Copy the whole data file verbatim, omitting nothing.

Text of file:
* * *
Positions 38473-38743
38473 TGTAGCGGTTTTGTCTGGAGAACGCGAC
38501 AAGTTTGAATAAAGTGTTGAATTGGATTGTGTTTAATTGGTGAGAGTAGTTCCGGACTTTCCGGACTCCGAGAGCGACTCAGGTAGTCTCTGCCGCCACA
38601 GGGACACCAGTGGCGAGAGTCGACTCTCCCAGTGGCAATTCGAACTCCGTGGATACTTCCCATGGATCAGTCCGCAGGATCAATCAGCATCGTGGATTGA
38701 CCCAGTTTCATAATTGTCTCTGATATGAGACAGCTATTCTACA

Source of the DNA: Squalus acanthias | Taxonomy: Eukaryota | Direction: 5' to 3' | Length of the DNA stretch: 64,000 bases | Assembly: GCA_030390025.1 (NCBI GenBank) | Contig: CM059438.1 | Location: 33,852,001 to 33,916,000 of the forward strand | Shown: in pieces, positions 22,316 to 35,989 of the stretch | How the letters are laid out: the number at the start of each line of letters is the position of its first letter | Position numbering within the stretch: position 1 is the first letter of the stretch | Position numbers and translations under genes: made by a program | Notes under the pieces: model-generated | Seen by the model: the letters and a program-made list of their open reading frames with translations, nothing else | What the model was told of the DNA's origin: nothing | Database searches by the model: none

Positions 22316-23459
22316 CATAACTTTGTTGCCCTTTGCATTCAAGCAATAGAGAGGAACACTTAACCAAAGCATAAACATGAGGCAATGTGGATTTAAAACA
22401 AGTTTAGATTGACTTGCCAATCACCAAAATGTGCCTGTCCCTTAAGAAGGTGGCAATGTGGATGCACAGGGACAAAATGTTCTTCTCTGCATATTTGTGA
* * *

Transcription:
Positions 38473-38743
38473 TGTAGCGGTTTTGTCTGGAGAACGCGAC
38501 AAGTTTGAATAAAGTGTTGAATTGGATTGTGTTTAATTGGTGAGAGTAGTTCCGGACTTTCCGGACTCCGAGAGCGACTCAGGTAGTCTCTGCCGCCACA
38601 GGGACACCAGTGGCGAGAGTCGACTCTCCCAGTGGCAATTCGAACTCCGTGGATACTTCCCATGGATCAGTCCGCAGGATCAATCAGCATCGTGGATTGA
38701 CCCAGTTTCATAATTGTCTCTGATATGAGACAGCTATTCTACA

Source of the DNA: Squalus acanthias | Taxonomy: Eukaryota | Direction: 5' to 3' | Length of the DNA stretch: 64,000 bases | Assembly: GCA_030390025.1 (NCBI GenBank) | Contig: CM059438.1 | Location: 33,852,001 to 33,916,000 of the forward strand | Shown: in pieces, positions 22,316 to 35,989 of the stretch | How the letters are laid out: the number at the start of each line of letters is the position of its first letter | Position numbering within the stretch: position 1 is the first letter of the stretch | Position numbers and translations under genes: made by a program | Notes under the pieces: model-generated | Seen by the model: the letters and a program-made list of their open reading frames with translations, nothing else | What the model was told of the DNA's origin: nothing | Database searches by the model: none

Positions 22316-23459
22316 CATAACTTTGTTGCCCTTTGCATTCAAGCAATAGAGAGGAACACTTAACCAAAGCATAAACATGAGGCAATGTGGATTTAAAACA
22401 AGTTTAGATTGACTTGCCAATCACCAAAATGTGCCTGTCCCTTAAGAAGGTGGCAATGTGGATGCACAGGGACAAAATGTTCTTCTCTGCATATTTGTGA